Philosophical beliefs

Beliefs protected by the Employment Equality (Religion Or Belief) Regulations 2003 are “any religious or philosophical belief”.  Recent litigation on the meaning of a “philosophical belief” (Grainger plc v Nicholson EAT 2009) confirmed that a passionate belief in ‘man-made global warming’ could be a “philosophical belief” within the Regulations.  The Employment Appeal Tribunal (EAT) decided that the case law on the European Convention on Human Rights was relevant in this context, and that to qualify for protection as a “philosophical belief”, the belief must attain a certain level of cogency, seriousness, cohesion and importance, must be worthy of respect in a democratic society, and must not be incompatible with human dignity.  It is interesting to note that a religious belief does not have to pass these basic tests in order to be protected.  However the Grainger case explains that there is not requirement that a protected “belief” is one shared by others – a one-off belief is capable of being protected (although it was acknowledged that a widely shared belief is more likely to attract legal protection).  And a “philosophical belief” does not have to be a fully-fledged system of thought; but it must be genuinely held, and about a weighty and substantial aspect of human life and behaviour.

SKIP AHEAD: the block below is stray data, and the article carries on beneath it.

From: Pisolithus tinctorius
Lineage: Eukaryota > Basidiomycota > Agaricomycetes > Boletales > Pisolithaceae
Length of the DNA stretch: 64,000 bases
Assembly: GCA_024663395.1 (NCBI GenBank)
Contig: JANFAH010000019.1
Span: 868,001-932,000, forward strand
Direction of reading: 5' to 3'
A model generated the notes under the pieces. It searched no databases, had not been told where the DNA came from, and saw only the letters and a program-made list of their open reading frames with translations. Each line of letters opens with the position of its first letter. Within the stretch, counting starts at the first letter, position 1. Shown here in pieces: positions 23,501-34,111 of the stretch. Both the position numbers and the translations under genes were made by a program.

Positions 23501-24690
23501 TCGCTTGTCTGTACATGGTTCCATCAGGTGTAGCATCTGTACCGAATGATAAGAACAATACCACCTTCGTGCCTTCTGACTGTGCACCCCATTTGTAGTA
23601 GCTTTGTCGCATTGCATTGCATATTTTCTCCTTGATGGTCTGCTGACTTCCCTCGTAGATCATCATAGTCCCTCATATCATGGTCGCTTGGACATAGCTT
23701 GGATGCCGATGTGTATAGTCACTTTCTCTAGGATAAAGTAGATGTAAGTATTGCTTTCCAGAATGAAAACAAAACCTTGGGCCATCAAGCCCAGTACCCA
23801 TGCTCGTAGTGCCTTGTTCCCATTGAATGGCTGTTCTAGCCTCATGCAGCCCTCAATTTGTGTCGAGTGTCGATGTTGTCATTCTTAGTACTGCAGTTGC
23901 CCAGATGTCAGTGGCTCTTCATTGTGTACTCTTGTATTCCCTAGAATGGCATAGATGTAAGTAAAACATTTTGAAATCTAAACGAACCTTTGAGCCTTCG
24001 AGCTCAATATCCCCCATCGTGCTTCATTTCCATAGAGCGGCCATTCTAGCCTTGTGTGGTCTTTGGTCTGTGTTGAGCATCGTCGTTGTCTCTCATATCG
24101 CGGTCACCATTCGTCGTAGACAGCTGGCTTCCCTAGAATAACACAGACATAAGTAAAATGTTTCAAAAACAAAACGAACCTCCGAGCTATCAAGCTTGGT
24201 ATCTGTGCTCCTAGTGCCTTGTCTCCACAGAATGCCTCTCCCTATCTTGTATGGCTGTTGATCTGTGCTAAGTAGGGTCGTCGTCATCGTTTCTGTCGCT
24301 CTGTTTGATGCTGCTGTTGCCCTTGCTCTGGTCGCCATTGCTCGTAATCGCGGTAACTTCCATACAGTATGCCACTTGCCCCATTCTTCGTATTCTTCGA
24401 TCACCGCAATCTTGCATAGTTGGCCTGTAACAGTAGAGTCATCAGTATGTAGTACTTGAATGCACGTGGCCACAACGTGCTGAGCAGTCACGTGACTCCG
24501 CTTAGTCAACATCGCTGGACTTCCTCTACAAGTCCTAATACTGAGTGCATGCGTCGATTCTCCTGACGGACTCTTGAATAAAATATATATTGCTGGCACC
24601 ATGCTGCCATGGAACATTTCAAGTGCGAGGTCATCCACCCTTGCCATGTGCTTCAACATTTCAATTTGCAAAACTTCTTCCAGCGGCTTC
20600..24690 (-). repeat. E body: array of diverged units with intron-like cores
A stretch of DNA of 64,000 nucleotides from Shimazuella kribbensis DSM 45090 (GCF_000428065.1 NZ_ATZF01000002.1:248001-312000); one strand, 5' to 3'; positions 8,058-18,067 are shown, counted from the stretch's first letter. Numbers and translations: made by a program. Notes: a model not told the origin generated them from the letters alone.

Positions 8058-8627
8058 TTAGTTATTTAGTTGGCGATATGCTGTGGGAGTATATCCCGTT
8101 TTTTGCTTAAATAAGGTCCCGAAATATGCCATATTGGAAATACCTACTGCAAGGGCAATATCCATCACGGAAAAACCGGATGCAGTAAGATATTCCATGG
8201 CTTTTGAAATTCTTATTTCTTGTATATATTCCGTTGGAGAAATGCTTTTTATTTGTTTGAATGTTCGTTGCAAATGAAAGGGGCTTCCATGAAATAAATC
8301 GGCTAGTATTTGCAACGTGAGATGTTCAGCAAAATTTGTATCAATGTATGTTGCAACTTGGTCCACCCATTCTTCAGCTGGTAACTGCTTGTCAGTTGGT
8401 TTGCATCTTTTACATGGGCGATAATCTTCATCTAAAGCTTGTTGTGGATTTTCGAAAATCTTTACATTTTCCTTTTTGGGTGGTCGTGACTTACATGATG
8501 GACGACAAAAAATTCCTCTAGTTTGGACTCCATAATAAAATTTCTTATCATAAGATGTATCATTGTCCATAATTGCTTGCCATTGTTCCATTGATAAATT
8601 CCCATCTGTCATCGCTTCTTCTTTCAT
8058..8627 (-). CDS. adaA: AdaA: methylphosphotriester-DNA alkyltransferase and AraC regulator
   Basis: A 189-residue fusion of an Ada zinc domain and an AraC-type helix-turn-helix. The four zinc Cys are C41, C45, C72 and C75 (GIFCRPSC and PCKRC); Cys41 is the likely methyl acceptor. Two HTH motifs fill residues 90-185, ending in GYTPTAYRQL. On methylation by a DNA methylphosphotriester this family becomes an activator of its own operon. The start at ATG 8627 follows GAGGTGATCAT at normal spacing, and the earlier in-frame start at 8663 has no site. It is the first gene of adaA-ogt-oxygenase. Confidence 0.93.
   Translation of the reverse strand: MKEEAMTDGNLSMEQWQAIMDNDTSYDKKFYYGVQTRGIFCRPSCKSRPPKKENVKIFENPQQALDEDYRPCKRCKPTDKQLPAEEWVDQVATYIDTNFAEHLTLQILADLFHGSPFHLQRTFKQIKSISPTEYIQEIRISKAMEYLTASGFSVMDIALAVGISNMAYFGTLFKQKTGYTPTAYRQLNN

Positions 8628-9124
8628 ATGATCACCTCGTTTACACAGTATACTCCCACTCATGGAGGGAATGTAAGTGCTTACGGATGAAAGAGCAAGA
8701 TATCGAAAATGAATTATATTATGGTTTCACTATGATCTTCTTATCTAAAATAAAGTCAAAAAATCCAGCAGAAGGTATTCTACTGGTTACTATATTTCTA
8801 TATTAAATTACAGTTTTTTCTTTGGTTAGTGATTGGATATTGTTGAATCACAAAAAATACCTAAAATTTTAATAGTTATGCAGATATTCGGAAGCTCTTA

The purpose of the law could be seen as seeking to minimise the effect of philosophical or religious beliefs on the workplace – they are not to be the basis of detriments to workers, either from the employer or from co-workers.

Annabel Kaye is Managing Director of Irenicon Ltd, a specialist employment law consultancy.   Tel: 08452 303050  Fax: 08452 303060  Website :  You can follow Annabel on twitter – and check our regular articles and news throughout the autumn on our blog site –

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